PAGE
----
By JONATHAN HEETER, Virginia Gazette
WILLIAMSBURG, Va. (AP) — Nekeya Boyd grew up from an early age with a love of cooking passed down from her great-grandmother.
That love drove Boyd to her career, which started with a catering business and eventually moved into a restaurant, Nekeya’s Seafood Cafe, in October at 455 Merrimac Trail in Williamsburg.
But as a new business, Boyd’s biggest challenge came from growing her customer base.
“You work hard, and you try to get the word out,” Boyd said. “That’s the biggest challenge.”
Boyd and other Williamsburg businesses recently received a boost.
Local NAACP leaders, the Greater Williamsburg Chamber of Commerce and local economic development authorities have partnered to spotlight minority-owned businesses in the Historic Triangle over the past few months. The group pops up at local businesses, provides a ribbon-cutting ceremony and a collaboration certificate and, they hope, introduces or re-introduces the business to the community.
“It means a lot to have them do this because it actually helped,” Boyd said. “It helped grow my clientele, because people truly didn’t know we were in that location.”
On Nov. 19, the partnership visited Edge District businesses Life Beauty Supply, Jazzercise, Discover Teas and Parties Galore Cakes and More. On Dec. 19, they visited three more Edge District businesses: Legacy Labs, Fine Cutz Barber Shop and All Things New Beauty Salon. They have days scheduled in January and February to spotlight businesses on Bypass Road and Richmond Road.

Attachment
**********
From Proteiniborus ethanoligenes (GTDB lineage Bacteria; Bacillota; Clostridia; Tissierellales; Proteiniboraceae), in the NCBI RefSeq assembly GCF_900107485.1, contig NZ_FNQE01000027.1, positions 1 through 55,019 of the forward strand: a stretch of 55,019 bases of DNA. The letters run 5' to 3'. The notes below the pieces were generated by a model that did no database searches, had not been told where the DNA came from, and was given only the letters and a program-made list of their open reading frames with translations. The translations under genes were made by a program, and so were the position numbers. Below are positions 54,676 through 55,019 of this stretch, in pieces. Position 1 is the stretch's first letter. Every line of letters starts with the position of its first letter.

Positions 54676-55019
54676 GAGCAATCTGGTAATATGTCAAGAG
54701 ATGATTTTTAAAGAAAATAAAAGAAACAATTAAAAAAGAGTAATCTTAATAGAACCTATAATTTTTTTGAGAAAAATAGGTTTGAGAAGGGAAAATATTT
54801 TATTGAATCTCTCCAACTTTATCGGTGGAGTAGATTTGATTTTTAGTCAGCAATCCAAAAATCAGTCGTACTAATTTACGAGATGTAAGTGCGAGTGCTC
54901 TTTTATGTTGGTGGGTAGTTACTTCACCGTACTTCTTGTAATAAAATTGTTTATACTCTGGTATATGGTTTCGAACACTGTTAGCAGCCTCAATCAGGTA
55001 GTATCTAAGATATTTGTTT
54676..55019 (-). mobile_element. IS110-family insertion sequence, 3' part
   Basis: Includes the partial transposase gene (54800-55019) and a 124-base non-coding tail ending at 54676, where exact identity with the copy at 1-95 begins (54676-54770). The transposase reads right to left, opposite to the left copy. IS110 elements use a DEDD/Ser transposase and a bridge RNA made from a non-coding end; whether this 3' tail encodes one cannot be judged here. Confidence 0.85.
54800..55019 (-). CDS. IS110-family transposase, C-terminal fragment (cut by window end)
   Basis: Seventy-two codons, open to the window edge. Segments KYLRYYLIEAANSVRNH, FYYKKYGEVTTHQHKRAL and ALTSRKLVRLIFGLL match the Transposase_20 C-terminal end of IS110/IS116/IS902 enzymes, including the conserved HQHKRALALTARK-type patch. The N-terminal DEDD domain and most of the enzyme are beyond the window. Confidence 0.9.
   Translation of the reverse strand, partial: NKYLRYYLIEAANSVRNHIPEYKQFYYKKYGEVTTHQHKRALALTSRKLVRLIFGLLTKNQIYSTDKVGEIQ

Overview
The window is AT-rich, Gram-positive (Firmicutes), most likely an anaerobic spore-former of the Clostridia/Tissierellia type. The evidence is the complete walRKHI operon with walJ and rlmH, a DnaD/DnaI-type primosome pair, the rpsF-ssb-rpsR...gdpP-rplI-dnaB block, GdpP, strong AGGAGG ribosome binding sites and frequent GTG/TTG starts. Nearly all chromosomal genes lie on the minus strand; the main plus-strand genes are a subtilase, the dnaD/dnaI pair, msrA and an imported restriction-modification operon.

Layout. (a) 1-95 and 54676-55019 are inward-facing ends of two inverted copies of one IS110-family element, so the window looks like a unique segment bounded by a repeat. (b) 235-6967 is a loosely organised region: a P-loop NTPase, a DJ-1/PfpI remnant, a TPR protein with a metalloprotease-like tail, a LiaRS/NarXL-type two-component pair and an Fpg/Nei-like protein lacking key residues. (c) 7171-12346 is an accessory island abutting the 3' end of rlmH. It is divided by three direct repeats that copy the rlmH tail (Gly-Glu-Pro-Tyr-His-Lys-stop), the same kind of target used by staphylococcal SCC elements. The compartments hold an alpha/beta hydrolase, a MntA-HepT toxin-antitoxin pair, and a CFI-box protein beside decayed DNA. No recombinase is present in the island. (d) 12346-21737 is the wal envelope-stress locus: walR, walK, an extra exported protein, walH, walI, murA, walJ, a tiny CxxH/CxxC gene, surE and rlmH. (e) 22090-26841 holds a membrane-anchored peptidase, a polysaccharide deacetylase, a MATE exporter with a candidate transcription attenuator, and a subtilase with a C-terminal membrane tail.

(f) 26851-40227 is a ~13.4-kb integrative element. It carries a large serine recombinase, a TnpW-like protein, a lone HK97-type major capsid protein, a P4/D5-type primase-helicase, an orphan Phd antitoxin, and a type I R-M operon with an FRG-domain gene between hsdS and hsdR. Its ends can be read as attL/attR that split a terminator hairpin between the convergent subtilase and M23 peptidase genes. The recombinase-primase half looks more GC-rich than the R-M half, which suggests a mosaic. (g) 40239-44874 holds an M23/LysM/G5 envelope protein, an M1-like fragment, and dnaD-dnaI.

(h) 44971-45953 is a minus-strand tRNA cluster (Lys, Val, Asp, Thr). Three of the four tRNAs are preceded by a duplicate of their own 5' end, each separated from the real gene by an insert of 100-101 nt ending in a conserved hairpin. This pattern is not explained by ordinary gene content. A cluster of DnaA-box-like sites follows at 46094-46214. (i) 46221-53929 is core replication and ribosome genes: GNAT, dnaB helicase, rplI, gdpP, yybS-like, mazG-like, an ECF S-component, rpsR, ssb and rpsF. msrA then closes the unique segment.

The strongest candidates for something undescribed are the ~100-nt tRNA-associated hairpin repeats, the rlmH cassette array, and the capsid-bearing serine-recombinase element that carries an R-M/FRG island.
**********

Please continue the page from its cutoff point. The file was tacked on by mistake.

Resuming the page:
The events also introduce small business owners to the economic leaders in the community with whom they may never have connected.
Lawrence Gholson, president of the York-James City-Williamsburg NAACP Branch, and wife Ti’Juana Gholson came up with the idea as a way to spotlight small businesses.
“It means a lot when that city’s mayor or economic development director comes and says, ‘Hey, thank you. We’ve got resources for you. Come see us. Here’s our card.’ (The businesses) never had that experience before,” said Ti’Juana Golson, a small business owner herself with her husband.
“A lot of times, small business owners get busy doing business that they’re not even thinking about. So what we’re doing is we’re trying to bridge that gap. We’re bringing them right to your front door. Here’s your mayor, your economic development director. This is what they look like. Form a relationship.”
Ti’Juana Gholson said many minority-owned businesses may have never had the opportunity for a ribbon cutting or grand opening. So she and her husband set out to find businesses owned by minorities in the Historic Triangle. She said there was no database of such businesses she could find, so they had to essentially go door-to-door to build out their list. A small list has now ballooned to more than 120.
“Being a business owner of color myself, I know firsthand that not much attention goes to this group, so this initiative is to shed light on those who are just as much deserving as others,” Lawrence Gholson said. “These businesses have survived, thrived and arrived all during the pandemic.”
Teirra Caines, owner of Parties Galore Cakes and More, has felt the challenges of operating a business during the pandemic. Caines’ path to becoming a small business owner came from baking a cake for her mom’s birthday. Orders flowed from there, and Caines went from operating a bakery out of her garage to her store in the same shopping center as Nekeya’s Seafood Cafe at 455 Merrimac Trail.
But fewer people host parties and celebrations during the COVID-19 pandemic. Caines said the attention from the initiative has helped draw new customers to the business.
“There’s not a lot of foot traffic in the area, so the spotlight meant a lot,” Caines said.
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